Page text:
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First Class of DVM/PhD Fellows Graduates; New Class Begins

Four years ago, Morris Animal Foundation embarked on a new partnership with Zoetis, then known as Pfizer Animal Health. In an effort to address a critical shortage of veterinary researchers, the two organizations launched the Pfizer Animal Health–Morris Animal Foundation Fellowship for Advanced Veterinary Study.

This fall, the first six recipients “graduate” from the program, while two new researchers begin their four-year journeys.

The fellowships provide recipients with $60,000 per year for four years—which is provided equally by Morris Animal Foundation, Zoetis and the student’s academic institution—for living expenses and tuition while they pursue an advanced veterinary study.

“Many practicing veterinarians may wish to become veterinary scientists but can’t continue their educational journey due to financial constraints, like high debt,” says David Haworth, DVM, PhD, who in 2009 was director of global alliances for Pfizer Animal Health and is now president and CEO of Morris Animal Foundation. “The Zoetis–Morris Animal Foundation Fellowships help these professionals pursue a new career path and help fill a critical need for more veterinary scientists.”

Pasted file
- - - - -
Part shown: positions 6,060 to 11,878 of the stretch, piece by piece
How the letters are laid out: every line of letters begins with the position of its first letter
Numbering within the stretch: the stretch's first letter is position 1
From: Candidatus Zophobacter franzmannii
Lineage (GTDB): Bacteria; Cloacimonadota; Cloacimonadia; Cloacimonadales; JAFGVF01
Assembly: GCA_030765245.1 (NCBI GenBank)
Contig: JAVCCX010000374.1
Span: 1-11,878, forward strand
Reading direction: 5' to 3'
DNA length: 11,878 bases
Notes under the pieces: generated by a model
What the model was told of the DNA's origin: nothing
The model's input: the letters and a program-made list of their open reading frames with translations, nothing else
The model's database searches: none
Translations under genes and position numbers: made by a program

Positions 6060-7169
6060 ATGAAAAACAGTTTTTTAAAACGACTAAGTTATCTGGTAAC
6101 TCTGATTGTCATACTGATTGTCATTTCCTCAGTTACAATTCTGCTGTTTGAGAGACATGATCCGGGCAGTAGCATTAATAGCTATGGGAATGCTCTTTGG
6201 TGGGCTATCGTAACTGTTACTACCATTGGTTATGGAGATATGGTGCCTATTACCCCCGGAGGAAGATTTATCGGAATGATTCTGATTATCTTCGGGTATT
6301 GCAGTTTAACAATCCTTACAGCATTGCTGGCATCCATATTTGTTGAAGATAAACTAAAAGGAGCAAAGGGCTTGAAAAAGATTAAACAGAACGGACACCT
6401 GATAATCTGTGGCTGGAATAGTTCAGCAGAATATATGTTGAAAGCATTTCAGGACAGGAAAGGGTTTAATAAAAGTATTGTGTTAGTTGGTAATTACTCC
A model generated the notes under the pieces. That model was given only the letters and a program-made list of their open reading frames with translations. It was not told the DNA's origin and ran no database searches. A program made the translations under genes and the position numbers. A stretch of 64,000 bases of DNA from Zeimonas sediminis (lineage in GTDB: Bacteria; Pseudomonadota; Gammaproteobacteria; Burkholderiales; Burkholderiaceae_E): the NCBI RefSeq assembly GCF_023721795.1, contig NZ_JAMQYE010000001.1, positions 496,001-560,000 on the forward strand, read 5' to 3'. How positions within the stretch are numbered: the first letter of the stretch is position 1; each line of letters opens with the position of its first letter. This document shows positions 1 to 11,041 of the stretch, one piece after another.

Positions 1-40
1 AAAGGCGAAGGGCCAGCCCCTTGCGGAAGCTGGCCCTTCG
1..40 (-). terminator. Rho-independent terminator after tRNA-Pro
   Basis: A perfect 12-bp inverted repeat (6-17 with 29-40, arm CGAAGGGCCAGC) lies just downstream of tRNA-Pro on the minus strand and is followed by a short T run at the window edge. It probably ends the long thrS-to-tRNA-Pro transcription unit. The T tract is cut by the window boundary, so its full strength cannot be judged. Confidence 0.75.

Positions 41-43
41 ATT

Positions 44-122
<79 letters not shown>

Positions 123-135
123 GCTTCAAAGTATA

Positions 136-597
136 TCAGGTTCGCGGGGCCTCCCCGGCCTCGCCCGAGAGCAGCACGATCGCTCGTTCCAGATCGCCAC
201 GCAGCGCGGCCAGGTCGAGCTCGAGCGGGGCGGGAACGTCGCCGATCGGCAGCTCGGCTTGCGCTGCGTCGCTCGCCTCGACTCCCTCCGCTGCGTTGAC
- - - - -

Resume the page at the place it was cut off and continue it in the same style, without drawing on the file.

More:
Not only are these veterinarians making their own professional dreams come true, but they are advancing veterinary medicine along the way. The first fellowship recipients made discoveries in the areas of leishmaniasis, adrenocortical tumors and subvalvular aortic stenosis in dogs; insulin resistance in diabetic cats; and metabolic syndrome and laminitis susceptibility, Lawsonia intracellurlaris infections and equine recurrent airway obstruction in horses. Read more about these individuals and their work in upcoming blog posts.

Since the program launched in 2009, an additional 12 veterinarians have received fellowships, including two new recipients this year. Dr. Sarah Schneider’s new fellowship on canine cardiomyopathy complements a three-year residency program in veterinary anatomic pathology and the pursuit of a PhD in veterinary pathobiology at Texas A&M University. Dr. Sabrina D. Vobornik’s fellowship, also at Texas A&M University, will allow her to complete a PhD with an emphasis in chronic kidney disease and clinical pathology in dogs.

To learn more about this program, please visit Morris Animal Foundation.


Categories: Veterinary news, Veterinary research , Veterinary students
September 10, 2013